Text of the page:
Sunday, 24 May 2009

Sawley to Ragley

An early start after a long traipse with the cassette. Reminds me of that Top Gear episode with the caravans where Jeremy Clarkson empties a cassette and asks why anyone would want to go on holiday and empty turds out.

Thw wind always seems to whip under the M1 bridge and the gravel pits beyond. As always I am happy to get into the Trent & Mersey entrance where everyone can relax.

Always somany nice boats at the marina at Shardlow. We tie up to have a walk through the village but then start up for Burton. I have no idea where we are heading, but we need to get a mooring somewhere on the T&M or Coventry for a few weeks until we can get further south.

Aston lock is easier than it was a few weeks back, but we warn an approaching boat that it may be difficult. We get into fresh territory beyond Bridge 11 and enjoy the middle Trent Valley. There aren't as many pubs as we would like.

Swarkestone approaches. As a few weeks ago, I'd really liked to have explored the old arm leading down to the Trent and the old locks on the Trent itslef at King's Mill, but we needed to keep moving. Walking the old Derby Canal would also be an idea. Oh well. Another time.

We are being watched by a fair Bank Holiday weekend crowd at the lockside, which we all hate. not only do we get asked stupid questions constantly, but idiots swarm over the gates and paddle gear and then get ratty when politely asked to move. The situation isn't helped by my stupidity in not lifting the fenders and we jam between the gate and our lock companion. Much throttle frees us and we slide in smoothly. Tom's windlass slips and the paddle drops with a huge clatter of spinning gears; at least the crowd scatters. It used to be so time-consuming getting the kids through the locks, but now Tom is an old hand and can manage all problems with ease and that scowling teenage nonchalance that keeps idiots at bay. Who wants to engage a sulky 16 year old with pleasantries about whether you can "cross the Channel in your barge?"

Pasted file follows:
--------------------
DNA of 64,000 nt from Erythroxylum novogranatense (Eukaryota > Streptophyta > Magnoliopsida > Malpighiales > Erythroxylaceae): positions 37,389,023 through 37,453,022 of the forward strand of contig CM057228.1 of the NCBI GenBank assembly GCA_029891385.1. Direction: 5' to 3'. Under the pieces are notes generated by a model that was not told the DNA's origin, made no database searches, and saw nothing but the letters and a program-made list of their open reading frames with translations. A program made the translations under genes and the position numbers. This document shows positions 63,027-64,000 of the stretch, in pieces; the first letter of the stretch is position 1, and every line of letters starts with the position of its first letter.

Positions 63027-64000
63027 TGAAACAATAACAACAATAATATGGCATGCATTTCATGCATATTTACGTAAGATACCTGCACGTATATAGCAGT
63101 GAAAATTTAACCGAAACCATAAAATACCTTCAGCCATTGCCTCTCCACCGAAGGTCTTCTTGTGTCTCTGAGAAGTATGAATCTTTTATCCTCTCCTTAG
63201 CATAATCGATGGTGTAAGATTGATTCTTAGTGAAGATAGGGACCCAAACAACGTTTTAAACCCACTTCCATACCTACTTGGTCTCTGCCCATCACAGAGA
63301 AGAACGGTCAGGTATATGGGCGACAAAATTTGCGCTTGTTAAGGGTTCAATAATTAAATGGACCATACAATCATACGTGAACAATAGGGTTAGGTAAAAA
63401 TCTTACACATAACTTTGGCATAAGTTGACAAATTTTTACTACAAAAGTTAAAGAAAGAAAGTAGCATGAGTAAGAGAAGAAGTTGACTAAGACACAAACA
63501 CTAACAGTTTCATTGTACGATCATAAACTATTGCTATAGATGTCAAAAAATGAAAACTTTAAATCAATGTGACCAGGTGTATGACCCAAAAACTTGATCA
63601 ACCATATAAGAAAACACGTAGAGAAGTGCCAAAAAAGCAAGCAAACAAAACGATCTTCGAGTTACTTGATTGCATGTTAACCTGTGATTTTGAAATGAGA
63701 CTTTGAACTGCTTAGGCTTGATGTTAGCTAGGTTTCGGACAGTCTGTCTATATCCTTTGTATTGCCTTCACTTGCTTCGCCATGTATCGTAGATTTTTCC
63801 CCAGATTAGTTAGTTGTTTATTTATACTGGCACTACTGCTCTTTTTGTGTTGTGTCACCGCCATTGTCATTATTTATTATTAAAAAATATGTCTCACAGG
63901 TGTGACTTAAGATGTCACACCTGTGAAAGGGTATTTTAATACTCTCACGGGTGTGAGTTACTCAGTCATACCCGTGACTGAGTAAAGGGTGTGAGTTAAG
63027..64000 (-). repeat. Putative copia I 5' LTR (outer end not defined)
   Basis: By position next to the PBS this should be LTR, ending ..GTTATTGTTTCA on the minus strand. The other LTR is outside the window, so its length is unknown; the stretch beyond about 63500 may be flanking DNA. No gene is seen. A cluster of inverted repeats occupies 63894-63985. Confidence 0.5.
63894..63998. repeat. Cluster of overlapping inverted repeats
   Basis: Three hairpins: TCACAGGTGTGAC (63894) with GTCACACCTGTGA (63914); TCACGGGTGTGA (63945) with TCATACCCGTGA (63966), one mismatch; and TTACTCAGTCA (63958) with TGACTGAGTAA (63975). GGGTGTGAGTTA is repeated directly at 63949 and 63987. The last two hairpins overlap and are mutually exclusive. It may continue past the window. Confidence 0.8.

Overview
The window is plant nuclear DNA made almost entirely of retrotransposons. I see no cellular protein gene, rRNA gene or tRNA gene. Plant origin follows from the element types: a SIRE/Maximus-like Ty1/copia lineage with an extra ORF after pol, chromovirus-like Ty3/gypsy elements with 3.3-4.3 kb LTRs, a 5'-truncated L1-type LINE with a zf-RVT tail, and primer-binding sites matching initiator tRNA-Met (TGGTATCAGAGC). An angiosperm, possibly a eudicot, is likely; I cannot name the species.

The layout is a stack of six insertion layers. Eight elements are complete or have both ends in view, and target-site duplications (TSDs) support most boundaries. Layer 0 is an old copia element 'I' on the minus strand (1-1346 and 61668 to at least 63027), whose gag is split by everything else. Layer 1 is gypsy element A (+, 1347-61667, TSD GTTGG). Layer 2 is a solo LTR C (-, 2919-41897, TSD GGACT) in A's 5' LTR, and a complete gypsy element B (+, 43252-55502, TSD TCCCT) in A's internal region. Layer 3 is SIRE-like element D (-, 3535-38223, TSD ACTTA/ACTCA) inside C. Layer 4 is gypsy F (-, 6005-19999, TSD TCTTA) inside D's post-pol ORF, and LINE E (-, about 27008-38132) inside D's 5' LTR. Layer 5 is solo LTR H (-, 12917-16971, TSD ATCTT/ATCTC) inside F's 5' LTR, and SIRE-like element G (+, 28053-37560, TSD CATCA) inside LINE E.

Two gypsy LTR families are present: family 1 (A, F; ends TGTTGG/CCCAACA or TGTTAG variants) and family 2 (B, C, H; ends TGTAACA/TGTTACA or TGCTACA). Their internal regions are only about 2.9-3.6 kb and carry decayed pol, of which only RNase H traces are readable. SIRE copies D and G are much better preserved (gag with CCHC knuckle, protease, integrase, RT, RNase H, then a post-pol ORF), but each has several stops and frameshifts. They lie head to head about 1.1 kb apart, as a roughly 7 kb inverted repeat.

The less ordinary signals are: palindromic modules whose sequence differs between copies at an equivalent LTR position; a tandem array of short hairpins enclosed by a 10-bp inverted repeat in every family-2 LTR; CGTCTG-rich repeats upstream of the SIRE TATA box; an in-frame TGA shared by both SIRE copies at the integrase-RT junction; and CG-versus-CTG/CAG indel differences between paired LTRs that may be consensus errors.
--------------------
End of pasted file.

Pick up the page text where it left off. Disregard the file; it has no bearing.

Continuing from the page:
We also come across Mark, a mysterious man who has just bought a small boat with a wonderful old Lister engine.  He steers and acts with great exaggerated flourishes. 

A need to allow GCSE revision requires an early finish and we moor up at the Ragley Boat Stop at 4pm, as does our new-found friend Mark. Everyone takes to him, including a lot of the families in the pub garden. He is constantly showing people over his new pride and joy. While he is proud as punch over his engine, I am increasingly concerned about our BMC 1.5. It's clearly not firing properly and even though it's been serviced, the load over the last few days shows that all is not well. I have already spoken to a man from Calcutt Boats, BMC specialists, about a proper assessment in a few weeks. Hope it lasts that long, to be honest. 

Helen and I enjoy a few beers - although the Pedigree isn't great - while the children do their own thing onboard; revision presumably. We eat at the Boat Stop that night, a prerequisite for a free overnight mooring. The food is OK but not great.


9.3 miles, 5 locks

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